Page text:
It’s easy to try and draw conclusions based on what we can see in the market, such as the fact there are 16,214 detached homes for sale in Maricopa County where early in the summer there were roughly 9,000. Rising inventory only can mean prices will fall. That’s what we’ve learned from the theory of supply and demand.
Except it’s not really that simple. So many factors, both internal to the industry and external, influence the real estate market that it’s often impossible to determine what course of action to take while looking ahead into the short term.
For instance, I know inventory is rising and that it will continue to rise over at least the next six weeks because that’s what happens in the fall here in Arizona. What I feel is the inventory will drop again after the first of the year as seasonal demand picks up.
What I know is the inability of the folks in Washington to do anything construction in terms of debt ceilings, debt reductions and other fiscal matters is taking a toll on the American public’s confidence. What I feel, though, is that these bi-monthly conflicts are going to become little more than white noise to the vast majority of potential home buyers.
What I feel is retailers are nervous about what may happen this holiday season. What I know is Americans still are spending a ton of money, sometimes money they have and sometimes money they’re borrowing from credit card companies, banks, etc.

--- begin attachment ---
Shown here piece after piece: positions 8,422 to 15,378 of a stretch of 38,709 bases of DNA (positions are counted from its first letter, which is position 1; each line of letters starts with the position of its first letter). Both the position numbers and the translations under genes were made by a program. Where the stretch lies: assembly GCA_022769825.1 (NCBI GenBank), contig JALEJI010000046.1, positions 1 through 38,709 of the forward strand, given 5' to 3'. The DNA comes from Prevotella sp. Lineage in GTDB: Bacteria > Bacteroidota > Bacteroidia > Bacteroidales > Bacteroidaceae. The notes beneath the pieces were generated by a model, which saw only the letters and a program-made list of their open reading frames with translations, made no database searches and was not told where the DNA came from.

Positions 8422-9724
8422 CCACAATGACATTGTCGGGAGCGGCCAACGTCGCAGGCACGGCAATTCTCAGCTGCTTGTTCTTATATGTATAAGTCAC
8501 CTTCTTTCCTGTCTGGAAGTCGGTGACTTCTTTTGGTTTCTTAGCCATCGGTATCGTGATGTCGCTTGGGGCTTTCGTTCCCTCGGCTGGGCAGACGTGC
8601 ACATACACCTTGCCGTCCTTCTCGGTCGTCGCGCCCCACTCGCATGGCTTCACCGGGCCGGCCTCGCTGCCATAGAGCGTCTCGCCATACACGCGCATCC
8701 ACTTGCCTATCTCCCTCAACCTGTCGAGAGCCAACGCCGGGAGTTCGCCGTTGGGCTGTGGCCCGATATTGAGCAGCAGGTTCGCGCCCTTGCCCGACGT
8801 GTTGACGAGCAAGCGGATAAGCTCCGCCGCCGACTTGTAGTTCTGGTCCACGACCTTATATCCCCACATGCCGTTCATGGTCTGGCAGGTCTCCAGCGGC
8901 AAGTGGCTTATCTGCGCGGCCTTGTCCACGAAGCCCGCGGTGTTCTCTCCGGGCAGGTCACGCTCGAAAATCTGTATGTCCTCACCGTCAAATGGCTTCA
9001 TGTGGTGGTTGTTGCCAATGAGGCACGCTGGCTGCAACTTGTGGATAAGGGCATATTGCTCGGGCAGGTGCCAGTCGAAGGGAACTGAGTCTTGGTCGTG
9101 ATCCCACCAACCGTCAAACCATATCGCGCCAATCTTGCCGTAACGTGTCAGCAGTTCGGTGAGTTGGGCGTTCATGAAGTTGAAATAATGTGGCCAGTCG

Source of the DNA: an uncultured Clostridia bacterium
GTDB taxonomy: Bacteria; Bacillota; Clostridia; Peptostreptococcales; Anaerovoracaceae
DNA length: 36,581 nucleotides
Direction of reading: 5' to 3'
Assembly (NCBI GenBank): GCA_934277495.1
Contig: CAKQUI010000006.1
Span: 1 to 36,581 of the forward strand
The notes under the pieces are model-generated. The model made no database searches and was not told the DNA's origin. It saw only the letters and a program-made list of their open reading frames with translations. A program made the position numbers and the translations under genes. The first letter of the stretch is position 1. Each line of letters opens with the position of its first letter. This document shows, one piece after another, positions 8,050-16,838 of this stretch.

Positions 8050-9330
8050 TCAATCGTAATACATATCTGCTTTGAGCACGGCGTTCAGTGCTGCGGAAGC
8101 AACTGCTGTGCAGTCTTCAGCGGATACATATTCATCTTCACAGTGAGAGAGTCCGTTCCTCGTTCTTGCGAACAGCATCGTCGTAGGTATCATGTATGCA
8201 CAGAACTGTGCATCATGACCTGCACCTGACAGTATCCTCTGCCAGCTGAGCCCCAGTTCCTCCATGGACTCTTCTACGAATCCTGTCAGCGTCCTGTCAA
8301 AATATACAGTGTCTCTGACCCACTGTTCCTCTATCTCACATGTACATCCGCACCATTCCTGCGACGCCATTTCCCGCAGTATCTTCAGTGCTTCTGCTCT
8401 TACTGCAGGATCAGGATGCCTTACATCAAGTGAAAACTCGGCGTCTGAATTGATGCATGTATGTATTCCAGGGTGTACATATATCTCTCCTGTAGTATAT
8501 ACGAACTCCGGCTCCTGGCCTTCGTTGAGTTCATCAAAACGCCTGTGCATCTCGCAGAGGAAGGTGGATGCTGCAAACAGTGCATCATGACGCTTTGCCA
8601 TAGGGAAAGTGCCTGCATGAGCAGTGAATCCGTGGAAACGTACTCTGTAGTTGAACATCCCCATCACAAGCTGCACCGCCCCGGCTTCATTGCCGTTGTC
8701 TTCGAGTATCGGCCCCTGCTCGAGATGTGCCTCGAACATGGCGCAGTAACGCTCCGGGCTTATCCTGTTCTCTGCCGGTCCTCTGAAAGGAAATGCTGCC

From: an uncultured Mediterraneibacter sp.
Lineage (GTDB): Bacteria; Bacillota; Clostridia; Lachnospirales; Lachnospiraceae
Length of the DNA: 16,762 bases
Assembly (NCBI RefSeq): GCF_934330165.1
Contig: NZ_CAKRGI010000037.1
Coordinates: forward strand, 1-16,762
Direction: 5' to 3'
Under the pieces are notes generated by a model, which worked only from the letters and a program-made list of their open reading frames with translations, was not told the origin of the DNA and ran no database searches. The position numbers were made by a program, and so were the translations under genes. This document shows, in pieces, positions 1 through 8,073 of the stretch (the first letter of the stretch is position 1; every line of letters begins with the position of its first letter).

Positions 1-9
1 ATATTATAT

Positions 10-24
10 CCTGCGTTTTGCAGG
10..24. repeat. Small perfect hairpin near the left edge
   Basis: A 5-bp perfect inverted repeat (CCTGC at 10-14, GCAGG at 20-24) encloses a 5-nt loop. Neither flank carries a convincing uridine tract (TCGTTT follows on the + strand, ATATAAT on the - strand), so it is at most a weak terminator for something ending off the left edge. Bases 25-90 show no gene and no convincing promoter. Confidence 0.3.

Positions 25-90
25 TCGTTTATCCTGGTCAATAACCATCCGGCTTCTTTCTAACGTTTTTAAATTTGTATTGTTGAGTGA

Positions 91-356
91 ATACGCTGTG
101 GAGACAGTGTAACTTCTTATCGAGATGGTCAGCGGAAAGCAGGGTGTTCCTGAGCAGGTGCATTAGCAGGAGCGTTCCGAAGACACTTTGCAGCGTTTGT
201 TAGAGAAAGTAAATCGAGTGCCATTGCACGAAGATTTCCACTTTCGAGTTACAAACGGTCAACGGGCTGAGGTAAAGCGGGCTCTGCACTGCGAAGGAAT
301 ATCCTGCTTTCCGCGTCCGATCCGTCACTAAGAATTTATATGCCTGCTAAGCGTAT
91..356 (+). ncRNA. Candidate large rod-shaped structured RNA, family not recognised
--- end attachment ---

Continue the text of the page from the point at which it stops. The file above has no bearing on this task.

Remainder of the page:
What I know is that I need a big game from Peyton Manning to win my 11th straight fantasy football contest. What I feel is it’s only a matter of time before I lose.
(Sorry, NFL.com just flashed a highlight of the team I’m playing scoring a touchdown.)
What I know is many people are waiting for prices to fall back to where they were before the appreciation of the past year. What I feel is much of that appreciation came as a result of an overcorrection of the Phoenix real estate market once the bubble burst and the home buyer tax credit expired.
What I know is the increased inventory is going to provide opportunity for FHA and VA buyers who hadn’t been able to compete with investors, cash buyers and even conventional buyers. What I feel is many of those same FHA and VA buyers don’t realize the market’s changed and aren’t looking anymore.
What I know is there’s little reason to put a home outside a retirement community on the market in the next six weeks. What I feel is many sellers, convinced by agents who only want a stick in the yard, still will put their homes on and essentially waste the first six weeks of marketing time.
Naturally, I could be wrong. It is, as I said, more art than science.
But nine years experience tends to turn that art into, well, science.